Whenever people complain about the debt I ask them what their lives were like under the Getty government and how their lives “improved” under the Klein government. They don’t have an answer.

    • Dwayne says:

      ed henderson: Who caused that debt? It was the Alberta PCs, when they started to go astray from Peter Lougheed’s sound principles. It was not from the NDP, because the NDP were trying to fix the great mess the Alberta PCs handed them, such as badly maintained infrastructure, and so on, in only 4 years, and amidst sunken oil prices, which were present prior to the NDP taking over. Jim Prentice’s, ‘look in the mirror’ comment should offer a clue into that. Actually, it goes back further than that, when Jim Prentice was not premier, that the Alberta PCs predicted our debt would be substantial. Now, the UCP are compounding the debt.

  6. Jaundiced Eye says:

    Prosperity Through Austerity. George Orwell would be impressed.

  7. Dave says:

    Yes, Mr. Kenney hasn’t talked much about people of destiny lately has he? I guess destiny is not looking so good these days. It also seems a bit Alberta Uber Alles, which is ironic given Kenney has most of his life in other provinces. The term carpetbagger comes to mind. Unlike, some other premiers like Getty who were born elsewhere, but actually did live much of their lives here.

    Family Day does have that tinge of nostalgia about it that Conservatives seem to like. I didn’t realize the idea was borrowed as well. I always thought it arose when Mr. Getty realized he should spend more time with his family after his son got into legal trouble.

    I don’t have a problem with people focusing on their families more, but I think a lot of Conservative policies are not very family friendly, so a lot of what they say is lip service. Ironically again, our current premier doesn’t have a spouse and children so I wonder how he will spend family day. Perhaps in his mom’s basement in Calgary, which was supposedly his official residence when in fact he lived in Ottawa for a number of years.

  8. Dave, here’s JK’s Happy Family Day statement:
    “Thirty years ago, Alberta began the tradition of Family Day, a day for spending time with our families and appreciating the place they have in our lives. Since then, four other provinces have joined us in recognizing the holiday.
    “Family is the basic and most important social institution. From the families of the first Indigenous Peoples, to intrepid settlers, through war and depressions, family has kept people together and resilient. We can thank our families for many of our blessings, and for instilling strong values in us.
    “Whether in person or through technology, I encourage everyone to enjoy time together with family today.”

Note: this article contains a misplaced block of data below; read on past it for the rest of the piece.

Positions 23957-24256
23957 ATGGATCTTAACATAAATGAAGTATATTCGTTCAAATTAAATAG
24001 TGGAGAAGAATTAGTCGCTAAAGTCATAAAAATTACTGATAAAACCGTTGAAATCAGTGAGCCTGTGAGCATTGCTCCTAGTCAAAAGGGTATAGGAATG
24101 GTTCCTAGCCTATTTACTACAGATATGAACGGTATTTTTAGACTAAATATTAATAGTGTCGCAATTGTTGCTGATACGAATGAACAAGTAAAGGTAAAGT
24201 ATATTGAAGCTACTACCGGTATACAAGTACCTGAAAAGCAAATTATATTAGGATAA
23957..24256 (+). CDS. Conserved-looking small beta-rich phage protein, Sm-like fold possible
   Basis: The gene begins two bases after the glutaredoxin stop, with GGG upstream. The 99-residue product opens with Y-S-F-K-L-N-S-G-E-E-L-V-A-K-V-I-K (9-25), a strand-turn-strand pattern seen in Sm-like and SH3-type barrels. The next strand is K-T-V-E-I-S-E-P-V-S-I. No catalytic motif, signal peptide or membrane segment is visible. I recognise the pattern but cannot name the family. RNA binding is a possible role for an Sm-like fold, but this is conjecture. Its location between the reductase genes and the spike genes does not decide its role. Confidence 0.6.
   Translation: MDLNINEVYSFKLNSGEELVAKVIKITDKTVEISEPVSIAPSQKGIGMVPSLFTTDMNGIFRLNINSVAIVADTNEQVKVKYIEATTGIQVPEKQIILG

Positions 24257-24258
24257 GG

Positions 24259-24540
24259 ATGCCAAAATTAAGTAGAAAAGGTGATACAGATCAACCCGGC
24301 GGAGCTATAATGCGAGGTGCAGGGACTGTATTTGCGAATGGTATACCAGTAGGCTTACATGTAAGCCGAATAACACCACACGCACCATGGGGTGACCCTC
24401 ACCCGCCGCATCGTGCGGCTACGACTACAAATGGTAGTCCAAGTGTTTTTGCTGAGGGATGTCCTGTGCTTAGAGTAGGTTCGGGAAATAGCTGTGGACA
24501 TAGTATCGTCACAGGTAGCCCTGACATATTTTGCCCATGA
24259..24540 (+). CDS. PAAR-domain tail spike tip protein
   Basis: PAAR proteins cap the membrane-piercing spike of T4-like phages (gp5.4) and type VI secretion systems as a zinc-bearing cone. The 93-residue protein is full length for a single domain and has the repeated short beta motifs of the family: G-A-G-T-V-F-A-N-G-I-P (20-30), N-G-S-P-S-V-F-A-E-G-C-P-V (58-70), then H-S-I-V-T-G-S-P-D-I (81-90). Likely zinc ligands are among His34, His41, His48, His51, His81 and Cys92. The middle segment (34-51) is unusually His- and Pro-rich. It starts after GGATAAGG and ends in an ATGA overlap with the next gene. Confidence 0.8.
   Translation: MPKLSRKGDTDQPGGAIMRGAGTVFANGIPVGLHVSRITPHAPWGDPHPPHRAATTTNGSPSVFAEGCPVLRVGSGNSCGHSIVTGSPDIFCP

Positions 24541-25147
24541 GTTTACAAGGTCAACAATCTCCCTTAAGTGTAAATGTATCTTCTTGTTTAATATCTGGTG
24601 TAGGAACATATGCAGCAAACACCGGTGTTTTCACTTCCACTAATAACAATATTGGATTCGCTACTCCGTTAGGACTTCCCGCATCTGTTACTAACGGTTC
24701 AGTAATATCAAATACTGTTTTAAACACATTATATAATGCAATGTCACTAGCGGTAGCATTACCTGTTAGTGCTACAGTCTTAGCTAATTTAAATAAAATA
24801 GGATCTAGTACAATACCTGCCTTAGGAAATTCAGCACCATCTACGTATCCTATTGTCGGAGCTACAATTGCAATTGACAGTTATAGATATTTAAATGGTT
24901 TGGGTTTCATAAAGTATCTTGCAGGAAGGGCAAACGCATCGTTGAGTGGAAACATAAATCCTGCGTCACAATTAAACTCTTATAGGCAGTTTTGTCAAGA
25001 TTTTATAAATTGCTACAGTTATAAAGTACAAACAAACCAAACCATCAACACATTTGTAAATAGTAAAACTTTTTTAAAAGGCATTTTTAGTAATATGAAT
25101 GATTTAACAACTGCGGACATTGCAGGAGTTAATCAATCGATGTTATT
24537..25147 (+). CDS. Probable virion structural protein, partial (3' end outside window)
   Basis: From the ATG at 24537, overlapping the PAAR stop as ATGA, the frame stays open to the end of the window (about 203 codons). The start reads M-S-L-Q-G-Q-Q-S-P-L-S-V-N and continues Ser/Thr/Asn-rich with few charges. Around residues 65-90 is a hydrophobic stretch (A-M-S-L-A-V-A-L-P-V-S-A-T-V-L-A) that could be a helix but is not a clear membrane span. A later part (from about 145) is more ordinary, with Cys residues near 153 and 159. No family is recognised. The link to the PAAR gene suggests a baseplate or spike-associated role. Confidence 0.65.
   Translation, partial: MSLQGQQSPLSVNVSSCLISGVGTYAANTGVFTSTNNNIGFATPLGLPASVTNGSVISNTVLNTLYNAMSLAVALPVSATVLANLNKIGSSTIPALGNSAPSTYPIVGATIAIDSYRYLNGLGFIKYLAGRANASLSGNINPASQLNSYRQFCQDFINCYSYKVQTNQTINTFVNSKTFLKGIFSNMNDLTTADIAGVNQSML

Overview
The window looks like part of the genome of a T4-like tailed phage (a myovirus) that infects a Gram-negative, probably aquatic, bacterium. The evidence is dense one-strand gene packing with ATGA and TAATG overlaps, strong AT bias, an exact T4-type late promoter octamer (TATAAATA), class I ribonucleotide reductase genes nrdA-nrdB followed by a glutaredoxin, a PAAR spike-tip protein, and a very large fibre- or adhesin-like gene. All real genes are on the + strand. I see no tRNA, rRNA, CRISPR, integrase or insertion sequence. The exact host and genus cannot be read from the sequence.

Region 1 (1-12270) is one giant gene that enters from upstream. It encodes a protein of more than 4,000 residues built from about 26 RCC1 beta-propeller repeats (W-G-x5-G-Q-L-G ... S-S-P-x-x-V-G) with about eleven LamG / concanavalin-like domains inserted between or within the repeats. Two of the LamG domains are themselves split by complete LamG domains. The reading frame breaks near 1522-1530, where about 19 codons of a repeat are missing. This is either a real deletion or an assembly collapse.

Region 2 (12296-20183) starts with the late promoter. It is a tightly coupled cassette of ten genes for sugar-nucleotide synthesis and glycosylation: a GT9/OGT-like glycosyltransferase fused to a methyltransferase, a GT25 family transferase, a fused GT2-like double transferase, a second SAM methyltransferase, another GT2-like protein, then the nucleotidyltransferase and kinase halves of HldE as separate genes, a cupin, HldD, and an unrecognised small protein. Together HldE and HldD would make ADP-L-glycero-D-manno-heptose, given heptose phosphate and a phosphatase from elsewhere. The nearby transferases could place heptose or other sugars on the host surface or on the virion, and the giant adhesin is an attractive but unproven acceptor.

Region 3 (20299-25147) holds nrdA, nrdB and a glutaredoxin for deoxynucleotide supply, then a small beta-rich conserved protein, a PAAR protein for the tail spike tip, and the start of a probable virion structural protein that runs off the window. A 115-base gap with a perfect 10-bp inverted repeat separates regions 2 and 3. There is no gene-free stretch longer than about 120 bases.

No mention of people of destiny, but I wonder how many people working the Family Day Monday are doing so without the benefit of overtime pay. Workers aren’t eligible for holiday pay if the stat is not a “regular day of work”. Monday Feb 17 will not be counted as a “regular day of work” unless the employee worked 5 Mondays in the last 9 weeks. An employer who wants to avoid paying holiday pay can simply rejig the employee’s schedule to ensure he doesn’t make the “5 of 9 rule”. I know Kenney overhauled all these rules, I think, but I’m not positive, this was one of his changes.

  9. ema says:

    I contacted CBC Calgary (radio) on Saturday morning after hearing, no less than THREE times in an hour, a report that Kenney had said that the War Room was still in its “early stages”. Seriously??!!! For that we are being charged $82,000 per day, for their horrible propaganda!

    I was outraged by it, as it appeared CBC was providing a platform and promoting UCP opinions, no matter how false the report. The War Room had been widely ridiculed last week, specifically their ongoing gaffes last week, where the knuckleheads (led by failed UCP candidate Tom Olsen) had attacked the New York Times.

    I’m still waiting for a response from CBC, though they did send me two messages that someone would get back as soon as possible. I know it’s been a long weekend but the delay is unacceptable.

    • ema, good on you for holding the CBC accountable. I wholeheartedly agree with your opinion of the $30 million War Room. It’s ironic isn’t it that the UCP who advocate that public services must deliver value for taxpayers’ dollars or be privatized, aren’t the least bit fussed about the negative value we’re getting from this expensive and harebrained idea.